In 1985, I had the chance to see Godzilla on the big screen for the first time since that treasured day in the mid-70s, when my father took me to a matinee of Godzilla vs. the Thing (aka Mothra vs. Godzilla, 1964). On this occasion, the film was Godzilla 1985 (aka The Return of Godzilla, 1984). Like the 1954 original, it had been re-edited by its American distributor, with Raymond Burr shoehorned in. It was also dubbed. I didn’t care. It was Godzilla. When a couple of kids (about eight years old, I’m guessing) called out “Hi, Godzilla!” when he appeared, I barely restrained myself from doing the same. But there was another voice in that theatre. In the row ahead of me, a couple sat with their daughter. She was young enough (four? five?) that it’s possible this was her first movie. Twice during the film, I heard a small voice emerge from the seat in front of me with a quavering, “This scares me.” The first time was early in the film, when a corpse is found on a derelict ship. The second time was when Godzilla’s massive foot comes down on a fleeing crowd.
We all, I suspect, have our early memories of being frightened by something at the movies. For many of us, it is the Disney Trauma (TM). My own is the “Night on Bald Mountain” sequence from Fantasia, which I saw when I too was four or five. I do hope that the woman this little girl became looks back on this film, as I do my Fantasia terror, with delight. But I mention this incident because there was someone in that theatre for whom seeing Godzilla was terrifying. We are still months away from the latest American take on Godzilla, but however the film itself turns out (my hopes and expectations are very high, I confess), the trailers themselves are, it seems to me, an attempt to give adults a dose of the terror that little girl experienced in 1985. And this is, I believe, a very particular form of terror.
I’ve written about some of this before (in G-FAN #69, if you’re interested), but at the risk of repeating myself, one of the best examples I know of getting things half-right is this passage from Tom Hutchinson and Roy Pickard’s Horrors: A History of Horror Movies: “Why Godzilla ultimately fails as a monster that has any connection with the ‘classic’ monsters is because he is so above humanity as to have nothing to do with it.” Setting aside all Godzilla films from the mid-60s to mid-70s, where he became quite the tame, lovable character, my contention is that Godzilla’s success is precisely because he is so far above humanity. At their most powerful, the Godzilla films tap into Edmund Burke’s sublime terror.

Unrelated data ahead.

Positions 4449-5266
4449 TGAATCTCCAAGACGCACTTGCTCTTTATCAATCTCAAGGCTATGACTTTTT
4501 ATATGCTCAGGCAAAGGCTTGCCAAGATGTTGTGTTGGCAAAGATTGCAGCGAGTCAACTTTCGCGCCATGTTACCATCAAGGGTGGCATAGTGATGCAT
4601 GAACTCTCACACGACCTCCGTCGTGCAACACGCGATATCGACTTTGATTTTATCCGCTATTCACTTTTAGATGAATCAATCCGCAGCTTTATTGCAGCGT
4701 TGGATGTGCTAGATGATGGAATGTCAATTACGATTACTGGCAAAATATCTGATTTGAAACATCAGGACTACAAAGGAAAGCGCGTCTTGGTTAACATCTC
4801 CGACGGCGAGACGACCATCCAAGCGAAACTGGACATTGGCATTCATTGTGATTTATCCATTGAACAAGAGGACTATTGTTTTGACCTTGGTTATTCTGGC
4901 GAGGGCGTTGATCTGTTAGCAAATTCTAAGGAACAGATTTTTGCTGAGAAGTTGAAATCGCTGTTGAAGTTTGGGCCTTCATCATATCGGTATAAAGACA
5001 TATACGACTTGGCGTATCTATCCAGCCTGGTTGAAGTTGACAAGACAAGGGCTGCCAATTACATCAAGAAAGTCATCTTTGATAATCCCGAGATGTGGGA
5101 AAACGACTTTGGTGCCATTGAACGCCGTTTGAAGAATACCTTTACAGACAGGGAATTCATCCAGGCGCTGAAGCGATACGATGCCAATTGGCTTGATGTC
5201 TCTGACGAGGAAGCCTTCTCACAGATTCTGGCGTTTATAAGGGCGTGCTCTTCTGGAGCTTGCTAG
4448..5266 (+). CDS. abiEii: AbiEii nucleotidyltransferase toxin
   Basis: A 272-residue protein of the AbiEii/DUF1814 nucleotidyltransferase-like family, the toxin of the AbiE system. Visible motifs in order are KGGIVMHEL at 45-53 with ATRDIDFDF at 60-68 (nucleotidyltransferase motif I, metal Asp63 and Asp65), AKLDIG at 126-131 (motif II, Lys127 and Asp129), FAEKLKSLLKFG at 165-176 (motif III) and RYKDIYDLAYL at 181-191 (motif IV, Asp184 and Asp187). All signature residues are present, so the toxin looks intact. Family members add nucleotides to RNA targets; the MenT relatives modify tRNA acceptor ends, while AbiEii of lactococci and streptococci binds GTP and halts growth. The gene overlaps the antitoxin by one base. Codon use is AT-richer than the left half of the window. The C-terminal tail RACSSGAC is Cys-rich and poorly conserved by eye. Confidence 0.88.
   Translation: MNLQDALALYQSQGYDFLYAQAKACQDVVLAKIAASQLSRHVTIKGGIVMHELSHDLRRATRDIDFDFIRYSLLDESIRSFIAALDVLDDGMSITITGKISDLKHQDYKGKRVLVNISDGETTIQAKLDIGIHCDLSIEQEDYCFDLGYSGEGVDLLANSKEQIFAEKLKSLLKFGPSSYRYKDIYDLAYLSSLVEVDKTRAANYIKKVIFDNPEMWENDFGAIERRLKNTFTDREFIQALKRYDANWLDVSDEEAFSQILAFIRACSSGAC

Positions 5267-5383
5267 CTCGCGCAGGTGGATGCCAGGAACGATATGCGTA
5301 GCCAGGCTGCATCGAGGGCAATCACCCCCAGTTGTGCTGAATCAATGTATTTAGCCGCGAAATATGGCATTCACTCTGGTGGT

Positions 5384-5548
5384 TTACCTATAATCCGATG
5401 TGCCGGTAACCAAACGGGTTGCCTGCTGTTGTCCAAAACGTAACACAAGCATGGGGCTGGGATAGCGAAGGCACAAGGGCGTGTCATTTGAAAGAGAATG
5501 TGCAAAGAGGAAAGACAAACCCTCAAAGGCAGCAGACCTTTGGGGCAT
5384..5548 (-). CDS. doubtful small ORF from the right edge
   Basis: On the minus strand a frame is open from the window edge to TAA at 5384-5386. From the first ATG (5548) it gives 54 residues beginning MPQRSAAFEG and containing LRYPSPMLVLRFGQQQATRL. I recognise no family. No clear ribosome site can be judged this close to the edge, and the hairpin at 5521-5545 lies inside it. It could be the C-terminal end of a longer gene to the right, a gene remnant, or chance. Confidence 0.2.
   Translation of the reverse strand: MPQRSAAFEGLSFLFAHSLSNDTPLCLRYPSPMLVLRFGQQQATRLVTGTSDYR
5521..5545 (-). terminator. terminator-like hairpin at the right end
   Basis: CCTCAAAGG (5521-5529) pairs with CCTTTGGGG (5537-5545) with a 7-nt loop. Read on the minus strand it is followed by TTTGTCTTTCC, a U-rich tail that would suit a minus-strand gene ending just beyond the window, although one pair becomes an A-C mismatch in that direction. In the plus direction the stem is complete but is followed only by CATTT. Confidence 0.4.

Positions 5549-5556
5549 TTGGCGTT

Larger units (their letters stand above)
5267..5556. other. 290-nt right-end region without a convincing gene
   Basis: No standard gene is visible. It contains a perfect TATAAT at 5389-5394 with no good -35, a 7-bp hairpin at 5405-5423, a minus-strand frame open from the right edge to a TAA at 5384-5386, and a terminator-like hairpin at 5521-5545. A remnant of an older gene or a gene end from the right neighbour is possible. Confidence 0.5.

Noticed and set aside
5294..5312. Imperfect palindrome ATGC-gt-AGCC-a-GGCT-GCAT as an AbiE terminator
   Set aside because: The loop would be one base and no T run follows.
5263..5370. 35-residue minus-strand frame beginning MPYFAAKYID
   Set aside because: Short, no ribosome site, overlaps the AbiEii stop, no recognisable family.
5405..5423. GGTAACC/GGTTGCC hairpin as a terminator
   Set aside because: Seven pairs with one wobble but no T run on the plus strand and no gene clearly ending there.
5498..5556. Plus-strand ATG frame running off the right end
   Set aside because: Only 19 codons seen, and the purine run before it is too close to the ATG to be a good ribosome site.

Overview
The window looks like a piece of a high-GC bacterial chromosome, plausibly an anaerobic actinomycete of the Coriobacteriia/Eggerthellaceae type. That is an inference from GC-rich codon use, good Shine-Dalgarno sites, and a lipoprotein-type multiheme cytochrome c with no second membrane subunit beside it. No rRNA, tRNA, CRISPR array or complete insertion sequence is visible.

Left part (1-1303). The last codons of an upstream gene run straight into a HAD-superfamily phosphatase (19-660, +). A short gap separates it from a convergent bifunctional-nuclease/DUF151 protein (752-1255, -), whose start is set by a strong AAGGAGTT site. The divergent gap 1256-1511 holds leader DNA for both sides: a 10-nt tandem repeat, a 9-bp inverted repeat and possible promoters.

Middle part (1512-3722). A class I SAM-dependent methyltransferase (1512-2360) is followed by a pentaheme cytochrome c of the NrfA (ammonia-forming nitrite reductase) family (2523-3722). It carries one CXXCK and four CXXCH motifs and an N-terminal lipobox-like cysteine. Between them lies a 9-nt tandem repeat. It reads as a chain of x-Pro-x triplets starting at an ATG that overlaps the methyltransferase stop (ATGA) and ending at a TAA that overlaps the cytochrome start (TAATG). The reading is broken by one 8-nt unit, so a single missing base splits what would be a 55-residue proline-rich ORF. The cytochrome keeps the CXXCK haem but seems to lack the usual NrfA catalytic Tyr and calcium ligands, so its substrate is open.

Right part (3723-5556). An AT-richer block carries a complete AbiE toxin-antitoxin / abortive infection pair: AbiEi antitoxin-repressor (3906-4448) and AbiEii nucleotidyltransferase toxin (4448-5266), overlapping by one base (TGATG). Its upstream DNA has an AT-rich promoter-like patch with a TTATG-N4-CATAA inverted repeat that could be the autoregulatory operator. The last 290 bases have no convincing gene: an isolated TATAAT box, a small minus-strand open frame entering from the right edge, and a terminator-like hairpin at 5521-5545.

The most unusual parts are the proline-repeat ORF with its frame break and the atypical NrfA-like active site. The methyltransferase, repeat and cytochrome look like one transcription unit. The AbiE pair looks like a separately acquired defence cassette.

Burke writes: “No passion so effectually robs the mind of all its powers of acting and reasoning as fear. For fear being an apprehension of pain or death, it operates in a manner that resembles actual pain. Whatever therefore is terrible, with regard to sight, it is sublime too, whether this cause of terror be endued with greatness of dimensions or not; for it is impossible to look on anything as trifling, or contemptible, that may be dangerous. There are many animals, who though far from being large, are yet capable of raising ideas of the sublime, because they are considered as objects of terror. As serpents and poisonous animals of almost all kinds. And to things of great dimensions, if we annex an adventitious idea of terror, they become without comparison greater. […] Indeed, terror is in all cases whatsoever, either more openly or latently, the ruling principle of the sublime.” (My emphasis in bold.)
This is what Godzilla and his kaiju kin can offer, as implied by the above poster for The Return of Godzilla. (It is certainly what I attempted to do in my story in the Kaiju Rising: Age of Monsters anthology.) And it is what the trailers for Godzilla are seeking to evoke. From the Oppenheimer quotation from the leaked trailer, to the repeated shots of overwhelming awe and terror on the faces of the characters, to the horror and desperation in Bryan Cranston’s monologue in the most recent trailer, to omnipresence of the Ligetti score, to the glimpses of something incomprehensibly gigantic, everything here is seeking to conjure that terrible sublime. I see echoes, too, of Yeats’s “vast image out of Spiritus Mundi.”
With his “gaze blank and pitiless as the sun,” perhaps the hour has indeed come round at last for this rough beast.